A lot of teachers tell me they don’t feel valued. We need to change that.

I want to change the way we as a country think about our teachers, and the way our teachers think our country thinks of them.

That’s why we have just launched the national advertising campaign you just saw, called ‘Be That Teacher’.

It features Mr Wang and seven other teachers. One from every state and territory with a story just like this.

The truth is there are more than 300,000 stories like this. Every teacher has them.

This campaign is now online, on billboards, on bus stops and in shopping centres right across Australia.

There is a lot we have to do to make our education system better and fairer, but it starts with this. It starts with a bit of respect. It starts with you.

Because everything you do, or will do, helps the children you will teach to aim higher, to be kinder, to work harder and to be braver.

And because, maybe most importantly, you will teach them to believe in themselves.

That’s a gift. That makes what you are about to do the most important job in the world.

Next year as you enter the classroom, my job will be to work with State and Territory Education Ministers to forge a new National School Reform Agreement for the nation.

A new agreement that finishes the job David Gonski started over a decade ago to make sure all of our schools are funded fairly. To level the playing field.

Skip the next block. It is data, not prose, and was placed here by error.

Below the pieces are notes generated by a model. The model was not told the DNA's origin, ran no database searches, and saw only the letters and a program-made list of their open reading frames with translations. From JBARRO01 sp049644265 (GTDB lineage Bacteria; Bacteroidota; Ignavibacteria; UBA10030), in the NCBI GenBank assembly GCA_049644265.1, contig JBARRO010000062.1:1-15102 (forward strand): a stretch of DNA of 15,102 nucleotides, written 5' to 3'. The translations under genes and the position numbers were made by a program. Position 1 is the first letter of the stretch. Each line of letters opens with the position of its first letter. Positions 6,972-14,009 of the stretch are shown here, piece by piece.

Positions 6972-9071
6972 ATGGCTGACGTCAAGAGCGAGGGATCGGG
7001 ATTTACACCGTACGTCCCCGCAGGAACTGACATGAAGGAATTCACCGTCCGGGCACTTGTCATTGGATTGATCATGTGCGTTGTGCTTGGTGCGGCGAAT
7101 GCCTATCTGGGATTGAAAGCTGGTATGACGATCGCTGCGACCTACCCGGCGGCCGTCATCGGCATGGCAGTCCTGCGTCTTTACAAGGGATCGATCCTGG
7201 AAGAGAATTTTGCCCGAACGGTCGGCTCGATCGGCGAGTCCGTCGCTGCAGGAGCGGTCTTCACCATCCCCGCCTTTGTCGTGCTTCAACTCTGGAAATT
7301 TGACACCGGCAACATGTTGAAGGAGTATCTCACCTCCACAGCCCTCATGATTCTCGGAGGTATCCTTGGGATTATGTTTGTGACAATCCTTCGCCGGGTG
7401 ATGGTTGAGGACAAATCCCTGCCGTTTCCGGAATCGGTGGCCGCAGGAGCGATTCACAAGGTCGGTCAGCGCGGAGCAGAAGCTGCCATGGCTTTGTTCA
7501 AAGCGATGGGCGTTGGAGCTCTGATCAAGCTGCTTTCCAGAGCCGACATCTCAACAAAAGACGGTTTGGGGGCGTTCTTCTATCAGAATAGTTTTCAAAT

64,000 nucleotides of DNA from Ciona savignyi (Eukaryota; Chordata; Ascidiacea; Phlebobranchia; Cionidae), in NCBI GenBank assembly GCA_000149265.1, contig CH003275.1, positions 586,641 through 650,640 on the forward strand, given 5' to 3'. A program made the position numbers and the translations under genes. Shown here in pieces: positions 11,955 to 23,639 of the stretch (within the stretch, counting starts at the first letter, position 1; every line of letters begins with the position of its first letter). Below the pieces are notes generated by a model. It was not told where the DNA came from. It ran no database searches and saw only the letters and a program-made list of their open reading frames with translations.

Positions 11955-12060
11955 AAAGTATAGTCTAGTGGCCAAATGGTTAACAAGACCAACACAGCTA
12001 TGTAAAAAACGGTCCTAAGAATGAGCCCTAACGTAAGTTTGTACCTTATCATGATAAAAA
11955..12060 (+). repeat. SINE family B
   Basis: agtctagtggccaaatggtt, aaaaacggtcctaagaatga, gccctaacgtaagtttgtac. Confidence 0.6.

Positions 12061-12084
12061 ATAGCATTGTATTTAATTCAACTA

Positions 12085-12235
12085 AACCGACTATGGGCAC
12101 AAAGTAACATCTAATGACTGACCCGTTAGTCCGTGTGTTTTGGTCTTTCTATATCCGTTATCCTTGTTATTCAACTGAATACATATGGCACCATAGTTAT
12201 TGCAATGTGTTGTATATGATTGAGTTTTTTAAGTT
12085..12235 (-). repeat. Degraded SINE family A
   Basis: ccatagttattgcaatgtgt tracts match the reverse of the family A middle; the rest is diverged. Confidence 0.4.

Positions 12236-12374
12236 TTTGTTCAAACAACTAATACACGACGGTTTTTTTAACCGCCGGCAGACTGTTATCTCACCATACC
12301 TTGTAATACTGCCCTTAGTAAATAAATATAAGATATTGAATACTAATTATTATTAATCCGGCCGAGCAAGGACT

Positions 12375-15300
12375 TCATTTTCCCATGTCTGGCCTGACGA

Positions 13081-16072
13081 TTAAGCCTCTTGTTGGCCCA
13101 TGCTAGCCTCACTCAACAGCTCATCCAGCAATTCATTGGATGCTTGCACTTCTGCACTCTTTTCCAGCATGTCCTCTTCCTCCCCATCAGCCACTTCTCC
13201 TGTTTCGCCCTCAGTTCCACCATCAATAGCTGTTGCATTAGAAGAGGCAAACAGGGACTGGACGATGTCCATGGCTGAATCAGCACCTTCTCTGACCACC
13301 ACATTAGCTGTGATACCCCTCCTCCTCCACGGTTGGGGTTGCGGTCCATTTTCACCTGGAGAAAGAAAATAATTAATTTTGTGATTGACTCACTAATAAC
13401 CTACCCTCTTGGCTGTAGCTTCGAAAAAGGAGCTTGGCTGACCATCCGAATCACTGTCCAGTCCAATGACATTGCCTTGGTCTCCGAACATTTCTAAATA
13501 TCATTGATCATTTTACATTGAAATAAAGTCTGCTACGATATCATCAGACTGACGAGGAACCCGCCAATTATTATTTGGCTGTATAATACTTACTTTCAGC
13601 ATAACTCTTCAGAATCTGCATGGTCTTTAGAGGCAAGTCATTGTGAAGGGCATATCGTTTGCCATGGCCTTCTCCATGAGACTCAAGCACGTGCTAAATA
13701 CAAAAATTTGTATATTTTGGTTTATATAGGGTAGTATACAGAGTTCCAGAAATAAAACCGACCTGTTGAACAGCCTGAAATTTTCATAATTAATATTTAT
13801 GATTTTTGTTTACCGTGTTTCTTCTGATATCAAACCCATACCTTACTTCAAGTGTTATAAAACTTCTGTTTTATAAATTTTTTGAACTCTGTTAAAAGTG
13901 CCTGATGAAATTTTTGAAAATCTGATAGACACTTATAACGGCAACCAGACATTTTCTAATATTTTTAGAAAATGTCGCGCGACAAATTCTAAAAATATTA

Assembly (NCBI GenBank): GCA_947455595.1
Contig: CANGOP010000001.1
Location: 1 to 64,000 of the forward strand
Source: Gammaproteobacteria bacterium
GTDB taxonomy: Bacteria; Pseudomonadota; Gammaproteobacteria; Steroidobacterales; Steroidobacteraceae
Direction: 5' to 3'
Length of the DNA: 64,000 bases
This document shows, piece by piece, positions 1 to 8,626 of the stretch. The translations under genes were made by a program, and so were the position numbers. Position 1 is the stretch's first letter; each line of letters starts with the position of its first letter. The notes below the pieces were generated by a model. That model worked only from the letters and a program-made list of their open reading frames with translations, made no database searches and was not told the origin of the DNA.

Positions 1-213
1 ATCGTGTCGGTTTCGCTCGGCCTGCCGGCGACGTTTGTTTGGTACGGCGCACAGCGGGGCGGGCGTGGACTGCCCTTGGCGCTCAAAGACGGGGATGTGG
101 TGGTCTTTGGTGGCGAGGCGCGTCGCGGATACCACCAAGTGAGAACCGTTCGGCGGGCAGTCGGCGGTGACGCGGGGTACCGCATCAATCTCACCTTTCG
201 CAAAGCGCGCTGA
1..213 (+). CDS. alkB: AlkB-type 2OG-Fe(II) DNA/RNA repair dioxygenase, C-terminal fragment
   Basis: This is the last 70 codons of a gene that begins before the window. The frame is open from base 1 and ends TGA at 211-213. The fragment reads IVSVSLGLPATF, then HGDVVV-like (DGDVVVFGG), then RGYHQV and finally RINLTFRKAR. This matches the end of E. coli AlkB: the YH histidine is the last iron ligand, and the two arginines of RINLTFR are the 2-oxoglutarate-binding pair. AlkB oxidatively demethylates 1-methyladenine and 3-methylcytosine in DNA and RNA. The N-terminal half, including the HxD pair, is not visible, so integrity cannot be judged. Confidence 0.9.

And to tie that funding to the sorts of things that are going to help close not just the funding gap but the education gap.

If you are a child from a poor family today, or from regional Australia, or you are Indigenous, you are less likely to go to early education, you are more likely to fall behind at primary school, you are less likely to finish high school, and you are less likely to go to a university like this.

This is what I want to fix.

We have got to close the funding gap for our public schools, but we have also got to use that money to fund the things that will close this education gap.

And that’s a big part of what the agreement we forge next year will be about.

I also want to give a shout out tonight to Professor Jenny Gore.

The first few years in the classroom are tough. They really are. And mentoring and support in those early years can make all the difference between whether you decide if this is a career for life, like some of the teachers you have brought here today, or not.

Ten years ago Jenny developed a program here at Newcastle Uni called Quality Teaching Rounds.

It’s a mentoring program that helps teachers learn from each other about the best classroom practice.

And it works.

In the last 10 years it has helped more than 4,700 teachers and benefited at least 785,000 students.

And now with a bit of Commonwealth support we are rolling it out across the country.

It’s the sort of program that might help you too.

Good luck next year.

And thank you for choosing the most important job in the world.

For the things that you are about to do.

And the lives that you will change.

For the children, that because of you, will also walk on this stage one day.   

Paul Keating used to say a good education was like having the “keys to the kingdom”.

A master key that unlocks every door. Every opportunity in life.

If he’s right, and you know he is, then you are the key makers.

It’s you, and what you will do when you leave here, that will help open doors that would have otherwise stayed closed.

And while not everyone who walks through those doors will realise that it was you who opened them, they will get it one day.

Like I did.

And when they do, they will say to you, what I said to Mrs Fry, “thank you for what you taught me.”

ENDS